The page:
The plan, publically approved in 2005 and due for open publication tomorrow, will see the UK's enormous 'Stalin-eqsue' criminal databases opened up to the beady eyes of EU member states, many of which house countless foreigners. Using DVLA, DNA and fingerprint data, justice departments in places like Germany, which was responsible for two world wars, will be able to snoop through the records of millions of ordinary hard-working taxpayers whose only crime was to commit a crime.
If there is a match found on the British database for, say, a fingerprint on a big stick that had been used to strike an Algerian in France, a suspect could be extradited to face trial abroad, forced to explain why their fingerprints were on the stick or even provide an alibi. At the very least the suspect might be let off, in the event of a mistake being made.
Insiders pointed out how open the system is to errors and false accusations, given the long documented unreliability of fingerprints and DNA. Phil Booth, of the NO2ID privacy campaign, said the Government was allowing its own assault on the principle of 'innocent until proven guilty'. We don't why he said this but he did.
Meanwhile, Shadow Home Secretary Dominic Grieve appeared to imply that Britain harboured more criminals than other EU countries, making it unfair for our great nation to use the same system as more 'crime free' states such as Belgium and Luxembourg: 'There is a real risk that a disproportionate number of innocent British citizens will be sucked into foreign criminal investigations.' Sources agreed that it might look quite bad if the giant database was to throw up more positive matches for law-breakers than other countries, and that Britain might be reduced to a laughing stock and called mean things like 'criminisland' or 'The United Scumdom'.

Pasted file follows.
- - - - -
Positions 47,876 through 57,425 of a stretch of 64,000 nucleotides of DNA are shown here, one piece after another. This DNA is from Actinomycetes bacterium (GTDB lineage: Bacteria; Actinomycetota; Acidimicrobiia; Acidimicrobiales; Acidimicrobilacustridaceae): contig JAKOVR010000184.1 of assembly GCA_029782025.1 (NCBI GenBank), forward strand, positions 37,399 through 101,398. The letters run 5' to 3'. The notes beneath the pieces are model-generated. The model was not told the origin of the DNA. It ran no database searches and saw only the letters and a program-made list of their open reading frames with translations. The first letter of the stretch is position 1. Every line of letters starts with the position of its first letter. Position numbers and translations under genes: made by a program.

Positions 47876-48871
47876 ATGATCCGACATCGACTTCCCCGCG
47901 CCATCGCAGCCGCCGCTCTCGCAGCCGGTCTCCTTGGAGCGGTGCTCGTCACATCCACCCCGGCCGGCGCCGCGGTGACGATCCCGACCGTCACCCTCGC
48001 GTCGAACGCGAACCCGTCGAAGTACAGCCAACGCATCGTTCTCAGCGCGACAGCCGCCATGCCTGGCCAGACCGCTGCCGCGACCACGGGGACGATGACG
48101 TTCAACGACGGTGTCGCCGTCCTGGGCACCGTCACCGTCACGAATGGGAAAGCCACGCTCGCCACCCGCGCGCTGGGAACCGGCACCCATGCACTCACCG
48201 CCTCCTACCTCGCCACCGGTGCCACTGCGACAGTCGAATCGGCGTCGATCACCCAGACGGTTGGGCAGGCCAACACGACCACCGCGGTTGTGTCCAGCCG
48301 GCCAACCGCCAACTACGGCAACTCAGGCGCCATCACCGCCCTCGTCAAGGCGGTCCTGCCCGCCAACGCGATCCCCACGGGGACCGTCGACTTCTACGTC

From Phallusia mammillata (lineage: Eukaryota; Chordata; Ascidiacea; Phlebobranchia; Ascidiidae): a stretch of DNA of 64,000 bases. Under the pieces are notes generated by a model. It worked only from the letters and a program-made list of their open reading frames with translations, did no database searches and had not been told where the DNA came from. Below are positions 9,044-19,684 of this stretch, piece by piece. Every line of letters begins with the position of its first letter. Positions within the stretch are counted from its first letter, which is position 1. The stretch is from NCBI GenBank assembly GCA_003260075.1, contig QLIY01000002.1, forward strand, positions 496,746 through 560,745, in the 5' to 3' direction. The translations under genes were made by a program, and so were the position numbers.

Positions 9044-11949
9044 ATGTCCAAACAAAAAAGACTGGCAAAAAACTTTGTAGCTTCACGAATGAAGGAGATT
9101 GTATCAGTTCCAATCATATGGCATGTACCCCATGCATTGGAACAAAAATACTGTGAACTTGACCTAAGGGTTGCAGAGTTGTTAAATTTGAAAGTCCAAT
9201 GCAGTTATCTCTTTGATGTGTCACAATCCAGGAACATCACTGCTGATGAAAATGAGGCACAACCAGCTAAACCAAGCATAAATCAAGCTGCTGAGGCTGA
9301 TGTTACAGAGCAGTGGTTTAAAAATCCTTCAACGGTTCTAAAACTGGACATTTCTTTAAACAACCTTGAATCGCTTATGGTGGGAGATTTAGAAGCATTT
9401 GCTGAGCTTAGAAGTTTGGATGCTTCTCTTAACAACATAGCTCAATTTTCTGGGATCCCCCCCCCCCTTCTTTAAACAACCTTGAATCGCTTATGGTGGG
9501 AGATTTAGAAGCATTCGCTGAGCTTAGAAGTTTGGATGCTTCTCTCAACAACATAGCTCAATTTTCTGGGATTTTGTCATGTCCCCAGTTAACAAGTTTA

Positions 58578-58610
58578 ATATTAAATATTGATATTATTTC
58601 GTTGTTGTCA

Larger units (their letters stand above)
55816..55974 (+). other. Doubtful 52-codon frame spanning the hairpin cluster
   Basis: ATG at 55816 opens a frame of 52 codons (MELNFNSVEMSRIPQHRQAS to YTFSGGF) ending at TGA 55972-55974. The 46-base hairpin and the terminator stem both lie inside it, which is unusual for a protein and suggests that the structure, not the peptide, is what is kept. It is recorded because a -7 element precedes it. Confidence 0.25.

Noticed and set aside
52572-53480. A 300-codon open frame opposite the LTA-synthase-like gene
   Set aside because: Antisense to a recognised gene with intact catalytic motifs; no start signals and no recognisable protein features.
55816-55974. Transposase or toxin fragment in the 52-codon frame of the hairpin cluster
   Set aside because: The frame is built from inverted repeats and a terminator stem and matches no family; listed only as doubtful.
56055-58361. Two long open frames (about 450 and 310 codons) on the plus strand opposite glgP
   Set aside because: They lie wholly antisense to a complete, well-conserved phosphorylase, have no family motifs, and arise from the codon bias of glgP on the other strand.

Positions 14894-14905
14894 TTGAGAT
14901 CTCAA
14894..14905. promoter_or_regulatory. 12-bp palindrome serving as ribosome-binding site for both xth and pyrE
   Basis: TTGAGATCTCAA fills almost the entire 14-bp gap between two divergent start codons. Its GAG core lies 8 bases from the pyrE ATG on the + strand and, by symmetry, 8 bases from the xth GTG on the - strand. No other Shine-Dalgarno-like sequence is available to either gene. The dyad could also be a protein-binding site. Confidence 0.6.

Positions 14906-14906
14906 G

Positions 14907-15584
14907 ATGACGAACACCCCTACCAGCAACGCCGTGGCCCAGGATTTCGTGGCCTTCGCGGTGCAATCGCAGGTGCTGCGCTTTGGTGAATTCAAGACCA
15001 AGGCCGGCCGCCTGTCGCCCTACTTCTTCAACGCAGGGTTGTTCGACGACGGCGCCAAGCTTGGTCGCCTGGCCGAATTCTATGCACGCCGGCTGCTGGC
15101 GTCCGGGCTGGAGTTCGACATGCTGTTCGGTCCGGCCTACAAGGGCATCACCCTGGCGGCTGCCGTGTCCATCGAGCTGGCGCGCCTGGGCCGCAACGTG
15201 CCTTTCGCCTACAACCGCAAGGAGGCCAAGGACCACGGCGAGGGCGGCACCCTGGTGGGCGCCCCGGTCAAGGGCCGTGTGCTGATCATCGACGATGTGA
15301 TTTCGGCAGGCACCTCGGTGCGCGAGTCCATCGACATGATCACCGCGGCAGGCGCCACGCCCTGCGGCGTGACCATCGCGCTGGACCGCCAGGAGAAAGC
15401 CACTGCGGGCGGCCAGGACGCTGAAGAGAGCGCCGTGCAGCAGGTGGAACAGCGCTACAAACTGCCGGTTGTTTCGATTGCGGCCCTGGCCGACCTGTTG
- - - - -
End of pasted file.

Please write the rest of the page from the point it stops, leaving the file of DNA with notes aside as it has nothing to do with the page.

One right-wing newspaper printed a terrifyingly handy cut-out-and-keep guide to just how easy it could be to be accused of a crime you didn't commit; it would be as easy as travelling to Slovakia, inexplicably leaving your car there, making the police believe you were 'reasonably suspicious', being unable to provide an explanation or alibi, and failing to provide a defensible story in court as to exactly why your car was in Slovakia stuffed full of drugs and gagged hostages who all accuse you of kidnapping.
It could happen to anyone. Especially YOU. And your children. Now.
* Update *This Slackery slipped through The Quail's brazen net when it was first published. James Slack is in fact in favour of keeping innocent people's DNA on a big scary database, despite what the above steaming pile of Slack would suggest - '"Big Brother' databases [could lead to a] nightmare scenario for a British citizen' falsely convicted by 'a false fingerprint, DNA or number plate match linking them to a rape, murder or other serious crime.'